Declaration of Independence

We hold these truths to be self-evident, that all men are created equal, that they are endowed by their Creator with certain unalienable Rights, that among these are Life, Liberty and the pursuit of Happiness. - That to secure these rights, Governments are instituted among Men, deriving their just powers from the consent of the governed.

Sunday, July 4, 2021

How Did You Celebrate Independence Day and Keep the Sabbath Day Holy?

            The topic of discussion for this Constitution Monday is celebrating Independence Day, while obeying the commandment to keep the Sabbath Day holy. Independence Day 2021 comes on a Sunday – something that could cause a problem.

My Sabbath Day-Independence Day began in attending sacrament meeting. The opening

hymn was “The Star-Spangled Banner,” and the closing hymn was “My Country, ‘Tis of Thee.” Since today was the first Sunday of the month, we heard testimonies about the blessings of living in America as well as the blessings of the gospel.

            I found it interesting – maybe even amazing – that we could sing the national anthem to celebrate the 245th birthday of our nation. Then, just a few minutes later, we commemorated the Atonement of Jesus Christ in our sacramental service and renewed our covenants with God.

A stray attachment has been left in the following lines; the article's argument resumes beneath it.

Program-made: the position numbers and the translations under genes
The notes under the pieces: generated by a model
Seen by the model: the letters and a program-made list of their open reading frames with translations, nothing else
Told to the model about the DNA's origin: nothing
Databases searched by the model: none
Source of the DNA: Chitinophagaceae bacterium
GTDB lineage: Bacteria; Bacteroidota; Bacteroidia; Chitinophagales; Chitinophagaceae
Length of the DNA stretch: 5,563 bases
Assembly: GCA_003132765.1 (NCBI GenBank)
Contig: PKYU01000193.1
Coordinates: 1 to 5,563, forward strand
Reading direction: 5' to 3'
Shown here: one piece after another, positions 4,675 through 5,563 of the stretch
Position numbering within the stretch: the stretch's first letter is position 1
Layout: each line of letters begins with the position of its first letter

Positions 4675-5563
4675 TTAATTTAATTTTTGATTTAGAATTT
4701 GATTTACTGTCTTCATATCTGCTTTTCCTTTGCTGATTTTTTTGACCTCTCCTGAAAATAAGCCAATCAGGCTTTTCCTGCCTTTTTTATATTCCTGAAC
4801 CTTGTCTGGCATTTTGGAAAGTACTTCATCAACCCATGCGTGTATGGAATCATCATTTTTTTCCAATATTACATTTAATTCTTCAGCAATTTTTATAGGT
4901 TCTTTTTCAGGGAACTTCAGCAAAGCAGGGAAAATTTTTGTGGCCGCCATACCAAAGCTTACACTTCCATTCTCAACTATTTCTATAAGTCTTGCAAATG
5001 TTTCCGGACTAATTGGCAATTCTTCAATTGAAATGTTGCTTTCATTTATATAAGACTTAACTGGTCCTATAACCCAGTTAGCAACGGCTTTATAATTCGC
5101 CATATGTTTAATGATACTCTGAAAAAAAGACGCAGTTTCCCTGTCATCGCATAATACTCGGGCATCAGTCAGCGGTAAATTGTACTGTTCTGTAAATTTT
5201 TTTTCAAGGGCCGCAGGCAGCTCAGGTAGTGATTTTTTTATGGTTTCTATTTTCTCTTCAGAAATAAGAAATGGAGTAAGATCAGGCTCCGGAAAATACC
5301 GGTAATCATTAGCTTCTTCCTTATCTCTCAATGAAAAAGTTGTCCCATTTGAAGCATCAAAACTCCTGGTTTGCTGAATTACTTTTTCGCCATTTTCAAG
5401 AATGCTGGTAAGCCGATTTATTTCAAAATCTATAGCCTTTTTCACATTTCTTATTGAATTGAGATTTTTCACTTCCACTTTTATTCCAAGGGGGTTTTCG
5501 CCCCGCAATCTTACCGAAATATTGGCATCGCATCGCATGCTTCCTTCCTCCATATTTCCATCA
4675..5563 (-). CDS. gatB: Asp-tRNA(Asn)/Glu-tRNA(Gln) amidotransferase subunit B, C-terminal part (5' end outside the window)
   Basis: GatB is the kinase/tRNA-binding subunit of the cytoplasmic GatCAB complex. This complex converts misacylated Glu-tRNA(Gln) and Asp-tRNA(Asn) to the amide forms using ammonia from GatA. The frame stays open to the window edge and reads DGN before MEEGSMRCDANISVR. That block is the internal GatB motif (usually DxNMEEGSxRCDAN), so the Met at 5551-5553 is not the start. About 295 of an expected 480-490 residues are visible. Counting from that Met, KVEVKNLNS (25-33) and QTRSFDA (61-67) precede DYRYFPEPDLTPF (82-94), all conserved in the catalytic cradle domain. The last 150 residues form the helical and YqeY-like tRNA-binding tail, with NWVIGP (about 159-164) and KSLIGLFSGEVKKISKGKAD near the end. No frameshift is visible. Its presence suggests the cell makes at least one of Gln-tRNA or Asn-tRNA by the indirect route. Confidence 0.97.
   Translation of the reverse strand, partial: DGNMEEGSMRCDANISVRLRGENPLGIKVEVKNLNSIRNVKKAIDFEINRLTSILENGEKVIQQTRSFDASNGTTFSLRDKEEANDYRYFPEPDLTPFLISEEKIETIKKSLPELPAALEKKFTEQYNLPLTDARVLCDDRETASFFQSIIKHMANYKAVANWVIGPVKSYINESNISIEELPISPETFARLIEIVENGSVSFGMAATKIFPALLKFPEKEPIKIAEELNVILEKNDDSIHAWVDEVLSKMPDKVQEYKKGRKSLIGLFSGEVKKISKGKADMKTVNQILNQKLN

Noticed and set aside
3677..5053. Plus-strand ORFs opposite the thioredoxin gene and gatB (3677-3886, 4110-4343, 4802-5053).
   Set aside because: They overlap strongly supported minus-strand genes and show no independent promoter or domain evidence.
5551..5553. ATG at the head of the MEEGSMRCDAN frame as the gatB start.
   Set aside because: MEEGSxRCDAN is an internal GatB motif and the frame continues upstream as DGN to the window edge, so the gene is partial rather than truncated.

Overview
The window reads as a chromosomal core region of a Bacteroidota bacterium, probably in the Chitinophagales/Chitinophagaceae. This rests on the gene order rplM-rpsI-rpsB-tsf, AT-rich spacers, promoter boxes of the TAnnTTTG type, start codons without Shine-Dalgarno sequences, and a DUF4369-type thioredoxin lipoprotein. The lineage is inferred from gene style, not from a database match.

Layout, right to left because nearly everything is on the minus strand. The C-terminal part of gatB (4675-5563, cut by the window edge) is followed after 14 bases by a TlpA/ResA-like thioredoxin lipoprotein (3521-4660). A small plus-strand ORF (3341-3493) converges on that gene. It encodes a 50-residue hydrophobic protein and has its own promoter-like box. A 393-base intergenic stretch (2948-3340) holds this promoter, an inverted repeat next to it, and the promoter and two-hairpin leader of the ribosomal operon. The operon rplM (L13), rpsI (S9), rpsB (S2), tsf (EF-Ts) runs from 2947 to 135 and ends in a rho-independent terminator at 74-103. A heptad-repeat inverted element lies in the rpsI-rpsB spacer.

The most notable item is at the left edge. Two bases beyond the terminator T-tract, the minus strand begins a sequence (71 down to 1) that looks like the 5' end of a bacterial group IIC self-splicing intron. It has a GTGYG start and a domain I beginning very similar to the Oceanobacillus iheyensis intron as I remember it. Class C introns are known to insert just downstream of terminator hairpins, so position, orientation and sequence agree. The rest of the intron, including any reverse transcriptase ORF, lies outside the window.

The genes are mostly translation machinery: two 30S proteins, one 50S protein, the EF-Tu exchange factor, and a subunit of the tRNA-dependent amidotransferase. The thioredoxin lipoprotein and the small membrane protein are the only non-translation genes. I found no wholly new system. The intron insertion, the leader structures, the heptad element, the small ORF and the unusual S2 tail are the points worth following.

After our Sunday block of meetings were over, our congregation met in the parking lot for a special gathering. Boy Scouts provided a flag ceremony where the American flag and the Alaska flag were posted. A Boy Scout led us in the Pledge of Allegiance, and then we sang “America the Beautiful.” I came home and enjoyed a quiet day with my husband.

            On a three-day holiday weekend when many people leave town to go camping, the parking lot and chapel were mostly full. I was astounded to see so many cars in the parking lot, and I was somewhat shocked to see a full room for the gospel doctrine class. I concluded that it is possible to celebrate the birthday of our nation on a Sunday and keep the Sabbath Day holy.

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